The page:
Last night in Los Angeles, the Oscar for best documentary feature was awarded to the film INSIDE JOB, a chilling tale of the most recent market meltdown orchestrated by the world’s biggest financial institutions. After all the hype of whether Exit Through The Gift Shop would win or not, I began to see a pattern emerging.
While the financial collapse in the last three years has left an unbelievable wake of misery, ruin, and distrust of the ‘engine’ that drives the Western economies, I believe it parallels another disturbing trend, that the art world and the market buyers has been bamboozled, hoodwinked, lied to, cheated and tossed aside like a toy that no longer entertains a child.
It’s a complex issue with many elements and one that I will try to address and explain in the next few posts. But I will say this; the high art market is extremely toxic and may be about to collapse.
MUTT & JEFF
The definition of conceptual art is that the idea takes precedence over the material or the aesthetics of the art itself. It has even been claimed that conceptual art is supposed to question the very nature of art.
Here’s a question. Ever heard of the great white shark in formaldehyde? That would be the work of UK artist Damien Hirst, one of the poster childs of the movement. Heard about the huge stainless steel shiny balloon animals? That is the work of American artist Jeff Koons. Both of these men have been adopted and promoted as being the new geniuses behind conceptual art thru the last 20 years.
That may or may not be true. It’s a matter of speculation from people much more educated than I about modern art history. But there has been a growing wave of discontent and mistrust in the high art market, not only over the supposed importance of the previous mentioned artists (and others) contribution to modern art but also over the astronomical prices their works have been commanding in recent auctions in London and New York and the inability for art investors to get their money back. There is a growing doubt as to the true financial and artistic merit attached to these works.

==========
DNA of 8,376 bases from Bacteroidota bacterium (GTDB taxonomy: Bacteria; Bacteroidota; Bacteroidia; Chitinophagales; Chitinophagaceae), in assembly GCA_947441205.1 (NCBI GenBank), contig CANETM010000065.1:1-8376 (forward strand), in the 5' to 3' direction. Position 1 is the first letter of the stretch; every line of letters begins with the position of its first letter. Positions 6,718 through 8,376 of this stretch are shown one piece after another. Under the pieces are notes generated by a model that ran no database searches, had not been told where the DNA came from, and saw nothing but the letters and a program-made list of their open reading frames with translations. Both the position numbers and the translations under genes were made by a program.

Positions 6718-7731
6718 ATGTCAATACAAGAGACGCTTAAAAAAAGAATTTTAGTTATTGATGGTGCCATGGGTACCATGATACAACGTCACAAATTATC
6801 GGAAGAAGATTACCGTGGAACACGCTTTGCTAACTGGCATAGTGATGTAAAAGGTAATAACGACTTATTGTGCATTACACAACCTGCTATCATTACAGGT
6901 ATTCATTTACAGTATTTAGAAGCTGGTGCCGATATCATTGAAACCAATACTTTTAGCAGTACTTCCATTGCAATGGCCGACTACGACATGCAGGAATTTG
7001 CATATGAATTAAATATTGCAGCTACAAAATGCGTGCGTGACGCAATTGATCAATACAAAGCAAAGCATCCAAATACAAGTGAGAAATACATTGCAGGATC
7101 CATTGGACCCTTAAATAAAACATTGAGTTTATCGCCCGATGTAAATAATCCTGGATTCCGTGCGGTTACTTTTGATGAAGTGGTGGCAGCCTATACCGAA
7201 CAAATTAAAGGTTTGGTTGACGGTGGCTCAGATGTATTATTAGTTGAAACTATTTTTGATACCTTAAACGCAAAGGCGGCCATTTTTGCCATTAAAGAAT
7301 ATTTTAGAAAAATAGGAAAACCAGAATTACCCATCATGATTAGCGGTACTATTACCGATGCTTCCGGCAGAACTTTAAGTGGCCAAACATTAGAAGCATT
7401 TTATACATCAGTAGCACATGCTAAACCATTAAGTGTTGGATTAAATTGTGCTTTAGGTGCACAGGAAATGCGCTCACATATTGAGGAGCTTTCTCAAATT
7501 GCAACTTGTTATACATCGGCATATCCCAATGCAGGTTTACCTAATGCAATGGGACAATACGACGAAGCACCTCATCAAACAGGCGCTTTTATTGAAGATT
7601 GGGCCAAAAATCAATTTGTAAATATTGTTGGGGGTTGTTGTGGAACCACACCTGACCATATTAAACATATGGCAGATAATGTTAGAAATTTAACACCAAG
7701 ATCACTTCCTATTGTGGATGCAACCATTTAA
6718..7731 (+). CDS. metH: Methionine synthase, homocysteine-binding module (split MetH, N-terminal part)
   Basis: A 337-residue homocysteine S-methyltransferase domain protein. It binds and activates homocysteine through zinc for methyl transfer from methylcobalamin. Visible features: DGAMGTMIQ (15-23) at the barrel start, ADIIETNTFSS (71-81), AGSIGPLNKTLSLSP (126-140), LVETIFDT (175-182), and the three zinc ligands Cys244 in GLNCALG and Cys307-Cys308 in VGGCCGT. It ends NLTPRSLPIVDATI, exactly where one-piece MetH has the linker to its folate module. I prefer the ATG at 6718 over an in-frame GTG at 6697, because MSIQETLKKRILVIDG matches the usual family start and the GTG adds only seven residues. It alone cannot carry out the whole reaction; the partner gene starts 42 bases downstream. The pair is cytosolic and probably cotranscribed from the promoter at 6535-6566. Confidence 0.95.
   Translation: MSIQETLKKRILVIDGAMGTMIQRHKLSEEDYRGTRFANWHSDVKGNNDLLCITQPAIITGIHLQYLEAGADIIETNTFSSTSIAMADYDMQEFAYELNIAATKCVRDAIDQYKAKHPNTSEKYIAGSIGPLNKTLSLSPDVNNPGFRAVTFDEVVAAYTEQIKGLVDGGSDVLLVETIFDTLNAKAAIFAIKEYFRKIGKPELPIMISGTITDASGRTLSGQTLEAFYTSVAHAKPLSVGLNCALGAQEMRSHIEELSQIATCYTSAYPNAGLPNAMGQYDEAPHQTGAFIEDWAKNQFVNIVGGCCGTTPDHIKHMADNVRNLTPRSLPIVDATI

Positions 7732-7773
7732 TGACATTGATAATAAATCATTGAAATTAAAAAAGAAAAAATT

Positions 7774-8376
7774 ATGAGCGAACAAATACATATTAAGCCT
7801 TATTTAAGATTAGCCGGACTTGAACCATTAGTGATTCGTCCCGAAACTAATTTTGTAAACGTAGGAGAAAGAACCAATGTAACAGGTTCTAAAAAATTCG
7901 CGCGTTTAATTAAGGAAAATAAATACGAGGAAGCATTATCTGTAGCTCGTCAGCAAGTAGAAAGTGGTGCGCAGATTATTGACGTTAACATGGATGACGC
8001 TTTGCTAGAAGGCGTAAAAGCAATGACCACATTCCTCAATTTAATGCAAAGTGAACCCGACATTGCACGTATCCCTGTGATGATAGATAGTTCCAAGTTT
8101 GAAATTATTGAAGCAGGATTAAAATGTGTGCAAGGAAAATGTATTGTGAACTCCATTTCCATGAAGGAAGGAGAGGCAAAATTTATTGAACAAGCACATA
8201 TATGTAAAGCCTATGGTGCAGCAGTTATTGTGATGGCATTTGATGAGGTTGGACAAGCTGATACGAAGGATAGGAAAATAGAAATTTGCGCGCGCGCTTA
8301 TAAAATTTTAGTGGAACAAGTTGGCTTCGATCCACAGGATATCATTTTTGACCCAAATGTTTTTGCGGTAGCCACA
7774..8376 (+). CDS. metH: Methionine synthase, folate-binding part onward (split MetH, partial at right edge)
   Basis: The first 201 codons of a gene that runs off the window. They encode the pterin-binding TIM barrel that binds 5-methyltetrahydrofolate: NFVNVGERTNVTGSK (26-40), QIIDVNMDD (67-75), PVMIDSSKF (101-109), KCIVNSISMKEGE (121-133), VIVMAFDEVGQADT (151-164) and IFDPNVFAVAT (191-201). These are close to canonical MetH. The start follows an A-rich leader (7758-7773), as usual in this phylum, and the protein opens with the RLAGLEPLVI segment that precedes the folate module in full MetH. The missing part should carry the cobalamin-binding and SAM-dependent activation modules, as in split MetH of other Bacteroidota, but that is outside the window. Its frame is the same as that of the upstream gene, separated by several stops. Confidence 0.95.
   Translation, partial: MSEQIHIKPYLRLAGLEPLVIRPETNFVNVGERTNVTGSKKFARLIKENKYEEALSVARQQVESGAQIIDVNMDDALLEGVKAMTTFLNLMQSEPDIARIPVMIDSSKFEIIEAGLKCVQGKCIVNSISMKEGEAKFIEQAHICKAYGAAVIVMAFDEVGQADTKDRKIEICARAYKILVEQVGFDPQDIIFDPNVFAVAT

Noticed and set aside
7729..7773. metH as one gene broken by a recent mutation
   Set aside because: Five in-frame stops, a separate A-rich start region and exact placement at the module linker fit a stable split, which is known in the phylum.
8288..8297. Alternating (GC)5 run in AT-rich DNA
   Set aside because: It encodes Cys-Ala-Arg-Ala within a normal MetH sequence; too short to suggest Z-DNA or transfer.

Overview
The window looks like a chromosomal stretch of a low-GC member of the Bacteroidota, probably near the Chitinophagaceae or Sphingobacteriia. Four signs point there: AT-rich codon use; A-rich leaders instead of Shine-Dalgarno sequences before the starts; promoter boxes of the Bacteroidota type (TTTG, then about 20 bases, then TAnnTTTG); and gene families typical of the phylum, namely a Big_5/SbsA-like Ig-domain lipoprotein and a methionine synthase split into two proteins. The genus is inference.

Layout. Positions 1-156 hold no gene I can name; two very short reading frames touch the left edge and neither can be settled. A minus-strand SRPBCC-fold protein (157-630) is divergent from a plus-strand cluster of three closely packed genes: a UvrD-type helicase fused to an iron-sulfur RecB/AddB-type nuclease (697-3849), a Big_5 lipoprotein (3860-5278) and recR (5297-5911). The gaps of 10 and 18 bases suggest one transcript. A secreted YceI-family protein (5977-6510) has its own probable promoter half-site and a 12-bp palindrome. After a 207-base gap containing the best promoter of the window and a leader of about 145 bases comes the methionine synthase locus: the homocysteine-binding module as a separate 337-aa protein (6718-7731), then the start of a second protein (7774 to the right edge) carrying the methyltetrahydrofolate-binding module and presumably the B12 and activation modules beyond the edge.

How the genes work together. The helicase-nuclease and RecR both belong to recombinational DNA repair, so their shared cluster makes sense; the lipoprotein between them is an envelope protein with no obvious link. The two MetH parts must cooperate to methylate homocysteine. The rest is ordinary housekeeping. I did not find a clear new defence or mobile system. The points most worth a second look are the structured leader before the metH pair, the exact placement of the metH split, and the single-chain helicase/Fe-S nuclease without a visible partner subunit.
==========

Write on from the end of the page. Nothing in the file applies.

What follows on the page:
Koons and Hirst may have allowed themselves to become the art world’s equivalent of Mutt and Jeff, the comic strip where the characters are always mixed up in a get rich quick scheme. They have become bloated, pasty versions of themselves while they seclude themselves in their multi million dollar estates, trying harder than ever to appear hip and relevant to a younger demographic through their publicity machine. One has started dressing much like a noted Irish rock star singer with the sunglasses and jewelry while the other has adopted a more conservative look much like the late TV personality Mr. Rogers.
But sadly, it’s much more than that. One kick in the arse is that these guys don’t even do the art themselves any more (if they ever did). They now have “assistants” doing the majority of the production of their work. So the question begs, are they artists or are they really art designers? How are they different from a fashion label’s head designer? Why do they go about their business treating the work like a corporate brand as opposed to doing business using the atelier/workshop/couture ethic of the great artists of yesteryear? And who really is dictating the values in the art market and why they may be setting up a bigger financial catastrophe then the one Bernie Madoff triggered?
The answer may be much more appalling than you imagine.